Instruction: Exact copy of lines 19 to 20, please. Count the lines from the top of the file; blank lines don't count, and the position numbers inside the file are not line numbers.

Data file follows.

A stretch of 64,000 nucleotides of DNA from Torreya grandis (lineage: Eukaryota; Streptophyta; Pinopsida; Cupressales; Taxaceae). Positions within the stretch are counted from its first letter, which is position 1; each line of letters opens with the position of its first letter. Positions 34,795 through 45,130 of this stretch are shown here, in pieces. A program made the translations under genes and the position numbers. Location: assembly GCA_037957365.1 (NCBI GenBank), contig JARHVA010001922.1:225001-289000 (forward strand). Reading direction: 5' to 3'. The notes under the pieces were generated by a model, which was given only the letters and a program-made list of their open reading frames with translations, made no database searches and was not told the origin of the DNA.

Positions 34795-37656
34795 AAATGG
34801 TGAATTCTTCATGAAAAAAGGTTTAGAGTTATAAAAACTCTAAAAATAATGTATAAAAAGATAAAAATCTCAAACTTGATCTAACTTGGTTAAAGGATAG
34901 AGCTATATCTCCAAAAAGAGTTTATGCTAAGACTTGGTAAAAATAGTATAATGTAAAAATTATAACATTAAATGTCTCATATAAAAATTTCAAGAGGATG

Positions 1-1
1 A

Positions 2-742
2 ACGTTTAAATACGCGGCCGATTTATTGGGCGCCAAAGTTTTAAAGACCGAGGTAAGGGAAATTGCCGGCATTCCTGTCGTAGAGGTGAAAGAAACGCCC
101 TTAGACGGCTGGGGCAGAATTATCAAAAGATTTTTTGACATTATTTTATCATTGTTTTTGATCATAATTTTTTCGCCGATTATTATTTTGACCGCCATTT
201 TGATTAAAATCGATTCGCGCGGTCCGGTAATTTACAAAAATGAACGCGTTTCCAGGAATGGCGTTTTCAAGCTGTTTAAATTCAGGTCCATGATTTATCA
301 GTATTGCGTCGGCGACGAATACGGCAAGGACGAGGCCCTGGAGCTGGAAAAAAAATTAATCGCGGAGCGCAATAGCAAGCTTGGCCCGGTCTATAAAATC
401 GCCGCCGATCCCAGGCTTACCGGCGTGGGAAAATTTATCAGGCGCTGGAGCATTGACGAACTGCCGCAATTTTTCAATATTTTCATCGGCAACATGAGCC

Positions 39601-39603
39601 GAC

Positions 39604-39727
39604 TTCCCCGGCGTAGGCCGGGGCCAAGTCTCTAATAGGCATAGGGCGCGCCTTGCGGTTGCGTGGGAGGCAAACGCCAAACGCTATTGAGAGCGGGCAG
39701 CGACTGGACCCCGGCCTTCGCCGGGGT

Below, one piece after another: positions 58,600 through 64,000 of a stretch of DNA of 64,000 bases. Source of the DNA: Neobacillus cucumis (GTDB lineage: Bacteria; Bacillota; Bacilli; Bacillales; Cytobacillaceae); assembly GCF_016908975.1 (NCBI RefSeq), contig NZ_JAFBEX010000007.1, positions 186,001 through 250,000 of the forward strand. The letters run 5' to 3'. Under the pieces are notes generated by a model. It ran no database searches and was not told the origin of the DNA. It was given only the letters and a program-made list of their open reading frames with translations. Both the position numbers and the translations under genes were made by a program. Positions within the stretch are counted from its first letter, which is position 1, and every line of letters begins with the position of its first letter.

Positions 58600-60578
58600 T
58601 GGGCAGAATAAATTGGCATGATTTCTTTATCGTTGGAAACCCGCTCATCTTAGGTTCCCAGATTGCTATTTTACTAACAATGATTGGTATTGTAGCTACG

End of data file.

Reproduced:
Below, one piece after another: positions 58,600 through 64,000 of a stretch of DNA of 64,000 bases. Source of the DNA: Neobacillus cucumis (GTDB lineage: Bacteria; Bacillota; Bacilli; Bacillales; Cytobacillaceae); assembly GCF_016908975.1 (NCBI RefSeq), contig NZ_JAFBEX010000007.1, positions 186,001 through 250,000 of the forward strand. The letters run 5' to 3'. Under the pieces are notes generated by a model. It ran no database searches and was not told the origin of the DNA. It was given only the letters and a program-made list of their open reading frames with translations. Both the position numbers and the translations under genes were made by a program. Positions within the stretch are counted from its first letter, which is position 1, and every line of letters begins with the position of its first letter.

Positions 58600-60578